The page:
The common medication involved in killing more Australians than alcohol
Anti-anxiety medications are fast becoming one of the leading contributors to overdoses and are involved in more accidental deaths than alcohol, heroin or cocaine.
One in 20 Australians are prescribed benzodiazepines, such as Xanax and Valium. The Penington Institute’s Annual Overdose Report, set to be released this week, found there were 544 unintentional drug-induced deaths involving benzodiazepines in 2021, making them the second-most common drug involved in an accidental overdose death behind opioids.
The proportion of accidental overdose deaths due to benzodiazepines has doubled in the past 20 years, making up 32.5 per cent of fatalities in 2021.
Benzodiazepines are used for anxiety, insomnia, stress, and occasionally, back pain.
Less than one per cent of all deaths were due to benzodiazepines alone. But they are the type most commonly found in deaths involving multiple drugs, frequently combined with anticonvulsants, methadone, anti-psychotics and pharmaceutical opioids.
Penington Institute chief executive John Ryan said when benzodiazepines were involved in drug deaths, the sedatives were “always the bridesmaid, never the bride”.
“They’re rarely the single drug in relation to an overdose, but they’re very frequently the companion drug,” he said.
1.4 million Australians were prescribed 5.1 million scripts of benzodiazepines in 2020-21, with Ryan warning an overstretched health system meant doctors were not discussing the dangers of combining the drug with other substances with patients.
“We’ve been too easily seduced by the idea that a pill can solve our problems, whether it’s anxiety, insomnia, or pain. It’s quick and easy to write a script rather than delve deeply into the issues,” Ryan said.
Royal Australian College Of General Practitioners Alcohol and Other Drugs expert Dr Hester Wilson said benzodiazepines had a wide range of uses and could be prescribed at high doses without a significant risk of overdose – but this changed when mixed with other medications, especially opioids.
“In many ways, it mirrors opioids in that it’s an essential medication, but we’ve become over-reliant on it by prescribing it long-term,” she said.
Dependency was a major issue, she said, while severe withdrawal effects meant long-term users had to be slowly transitioned off the medication.
Non-prescribed benzodiazepines are also increasingly entering the black market along with counterfeit knockoffs.
A July study found that 70 per cent of illicit drug users who obtained non-prescribed benzodiazepines got them via diverted prescriptions, mostly from friends, relatives and partners.
“We’re seeing increasing numbers of people using them and using them with other medication. [The benzodiazepines black market] has become quite lucrative,” Wilson said.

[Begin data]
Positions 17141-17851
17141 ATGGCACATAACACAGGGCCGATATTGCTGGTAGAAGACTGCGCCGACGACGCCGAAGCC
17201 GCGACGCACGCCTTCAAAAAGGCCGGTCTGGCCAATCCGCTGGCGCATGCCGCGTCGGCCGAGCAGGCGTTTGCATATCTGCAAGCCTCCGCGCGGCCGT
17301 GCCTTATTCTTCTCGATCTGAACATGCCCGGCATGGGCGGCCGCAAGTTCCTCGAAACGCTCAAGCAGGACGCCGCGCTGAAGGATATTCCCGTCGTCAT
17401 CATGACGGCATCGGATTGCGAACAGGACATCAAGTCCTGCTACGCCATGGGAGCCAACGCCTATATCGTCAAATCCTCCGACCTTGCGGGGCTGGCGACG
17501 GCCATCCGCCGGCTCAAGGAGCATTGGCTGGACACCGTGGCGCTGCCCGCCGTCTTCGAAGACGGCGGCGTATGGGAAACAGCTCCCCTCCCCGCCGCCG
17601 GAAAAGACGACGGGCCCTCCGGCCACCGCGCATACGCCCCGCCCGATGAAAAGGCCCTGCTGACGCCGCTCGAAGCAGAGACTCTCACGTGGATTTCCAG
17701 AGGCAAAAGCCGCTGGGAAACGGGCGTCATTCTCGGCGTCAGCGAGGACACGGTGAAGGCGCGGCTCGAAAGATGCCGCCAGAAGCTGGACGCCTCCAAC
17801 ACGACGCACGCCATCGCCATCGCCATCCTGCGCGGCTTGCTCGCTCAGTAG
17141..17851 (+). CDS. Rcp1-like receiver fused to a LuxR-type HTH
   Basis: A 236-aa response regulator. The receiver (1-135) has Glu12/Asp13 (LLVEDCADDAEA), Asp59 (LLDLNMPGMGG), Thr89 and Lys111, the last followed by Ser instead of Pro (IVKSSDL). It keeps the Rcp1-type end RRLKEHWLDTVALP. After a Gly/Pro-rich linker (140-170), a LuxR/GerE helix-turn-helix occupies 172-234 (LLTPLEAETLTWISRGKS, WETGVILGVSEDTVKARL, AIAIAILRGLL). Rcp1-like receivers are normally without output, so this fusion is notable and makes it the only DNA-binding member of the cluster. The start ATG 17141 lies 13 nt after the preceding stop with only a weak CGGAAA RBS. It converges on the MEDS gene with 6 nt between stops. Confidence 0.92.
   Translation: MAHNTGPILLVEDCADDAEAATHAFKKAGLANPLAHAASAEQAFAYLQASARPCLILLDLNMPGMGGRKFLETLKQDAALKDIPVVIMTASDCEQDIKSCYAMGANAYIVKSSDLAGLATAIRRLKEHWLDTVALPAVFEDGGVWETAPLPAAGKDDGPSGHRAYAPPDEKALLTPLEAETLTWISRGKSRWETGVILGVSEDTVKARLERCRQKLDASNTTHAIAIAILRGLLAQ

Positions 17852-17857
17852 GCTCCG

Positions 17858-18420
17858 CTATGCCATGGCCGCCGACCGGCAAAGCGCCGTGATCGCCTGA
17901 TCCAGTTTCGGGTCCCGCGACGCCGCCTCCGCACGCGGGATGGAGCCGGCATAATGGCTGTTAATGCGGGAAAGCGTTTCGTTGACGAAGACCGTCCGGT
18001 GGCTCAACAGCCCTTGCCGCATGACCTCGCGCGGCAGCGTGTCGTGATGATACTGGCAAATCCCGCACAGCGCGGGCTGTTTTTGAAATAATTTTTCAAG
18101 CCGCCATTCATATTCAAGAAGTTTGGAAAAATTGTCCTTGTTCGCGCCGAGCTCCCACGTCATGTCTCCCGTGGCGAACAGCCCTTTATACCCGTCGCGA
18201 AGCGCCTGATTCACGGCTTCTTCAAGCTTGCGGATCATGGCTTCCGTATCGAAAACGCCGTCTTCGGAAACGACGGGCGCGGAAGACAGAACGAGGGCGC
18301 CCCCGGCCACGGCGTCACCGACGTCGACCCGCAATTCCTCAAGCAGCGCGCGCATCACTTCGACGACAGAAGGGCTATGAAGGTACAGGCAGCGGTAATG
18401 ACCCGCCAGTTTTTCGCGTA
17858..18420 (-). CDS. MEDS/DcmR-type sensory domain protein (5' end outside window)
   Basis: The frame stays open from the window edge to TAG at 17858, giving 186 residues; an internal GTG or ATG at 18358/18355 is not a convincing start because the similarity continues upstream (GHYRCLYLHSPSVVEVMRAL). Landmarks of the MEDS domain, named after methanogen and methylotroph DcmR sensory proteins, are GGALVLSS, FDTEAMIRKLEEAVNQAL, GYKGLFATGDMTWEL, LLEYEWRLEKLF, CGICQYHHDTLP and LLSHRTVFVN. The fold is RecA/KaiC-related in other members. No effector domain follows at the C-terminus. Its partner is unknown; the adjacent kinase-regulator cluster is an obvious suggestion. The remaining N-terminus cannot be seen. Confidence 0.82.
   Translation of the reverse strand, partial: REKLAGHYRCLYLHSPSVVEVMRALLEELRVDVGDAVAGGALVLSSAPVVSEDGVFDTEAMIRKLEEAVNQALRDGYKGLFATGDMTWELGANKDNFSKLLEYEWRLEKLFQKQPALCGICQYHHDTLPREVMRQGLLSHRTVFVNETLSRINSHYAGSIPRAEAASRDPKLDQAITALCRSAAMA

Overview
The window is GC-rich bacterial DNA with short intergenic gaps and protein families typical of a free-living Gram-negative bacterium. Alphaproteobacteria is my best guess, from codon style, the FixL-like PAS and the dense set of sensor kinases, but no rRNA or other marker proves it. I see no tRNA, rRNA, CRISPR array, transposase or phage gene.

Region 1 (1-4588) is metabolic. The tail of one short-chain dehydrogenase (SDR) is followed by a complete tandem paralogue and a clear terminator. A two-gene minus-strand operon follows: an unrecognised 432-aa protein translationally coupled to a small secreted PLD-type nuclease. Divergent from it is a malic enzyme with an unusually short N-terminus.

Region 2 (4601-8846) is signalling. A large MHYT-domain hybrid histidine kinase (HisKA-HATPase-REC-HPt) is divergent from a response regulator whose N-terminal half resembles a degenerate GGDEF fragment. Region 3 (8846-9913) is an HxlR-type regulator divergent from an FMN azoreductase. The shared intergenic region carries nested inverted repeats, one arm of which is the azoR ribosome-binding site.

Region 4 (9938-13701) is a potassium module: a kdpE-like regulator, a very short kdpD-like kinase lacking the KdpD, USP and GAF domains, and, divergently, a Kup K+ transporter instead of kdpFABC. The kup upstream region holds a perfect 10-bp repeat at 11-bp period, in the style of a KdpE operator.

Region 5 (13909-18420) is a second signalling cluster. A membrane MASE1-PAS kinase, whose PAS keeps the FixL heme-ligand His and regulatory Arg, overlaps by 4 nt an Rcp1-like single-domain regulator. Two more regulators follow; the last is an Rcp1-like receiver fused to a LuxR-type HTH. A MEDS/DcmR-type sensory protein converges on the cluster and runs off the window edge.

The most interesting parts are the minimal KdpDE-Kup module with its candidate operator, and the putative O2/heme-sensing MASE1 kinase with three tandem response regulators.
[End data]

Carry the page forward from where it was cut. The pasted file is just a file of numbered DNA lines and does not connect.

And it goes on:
There have been 37,000 drug-induced deaths since 2001, the Penington Institute found, with 2231 deaths in 2021 though this figure is projected to rise to 2358 as data is finalised and coronial findings are handed down.
Since 2014, unintentional drug-induced deaths have overtaken the road toll, with the gap getting wider every year.
Accidental overdoses make up three-quarters of all drug-induced deaths, with this figure increasing by 71 per cent since 2001, far surpassing Australia’s 33 per cent population growth.
Indigenous Australians are more than three times more likely to die from an accidental overdose than non-Indigenous Australians, while males accounted for seven in 10 unintentional drug-induced deaths in 2021.
Despite a raft of regulatory measures to limit availability, opioids still remain the number one killer for accidental overdoses, accounting for nearly half of all deaths.
Ryan said Australia’s responses to overdose rates were insufficient and not rooted in evidence.
“The data shows we’re failing to address a very significant health problem. This is one of the reasons we do the report because it can feel like if you don’t count it, it doesn’t matter. [Australia] is very uncomfortable talking about it,” Ryan said.
“The last significant change in drug policy and funding was circa 2000. We haven’t had politicians who are willing to step up and address it.”
A spokesperson for Health Minister Mark Butler referred questions to the Therapeutic Goods Administration.
“Doctors must use their knowledge of the patient’s unique circumstances and the medicine being considered to provide sufficient information about the risks that are relevant to that individual,” a TGA spokesperson said. “When used appropriately, the benefits of using these medicines outweigh the potential risks.”
The spokesperson said warning labels, smaller pack sizes, and changes to when certain opioids can be prescribed were implemented in 2020 to address Australia’s overdose rates, and that work to address opioid use was ongoing.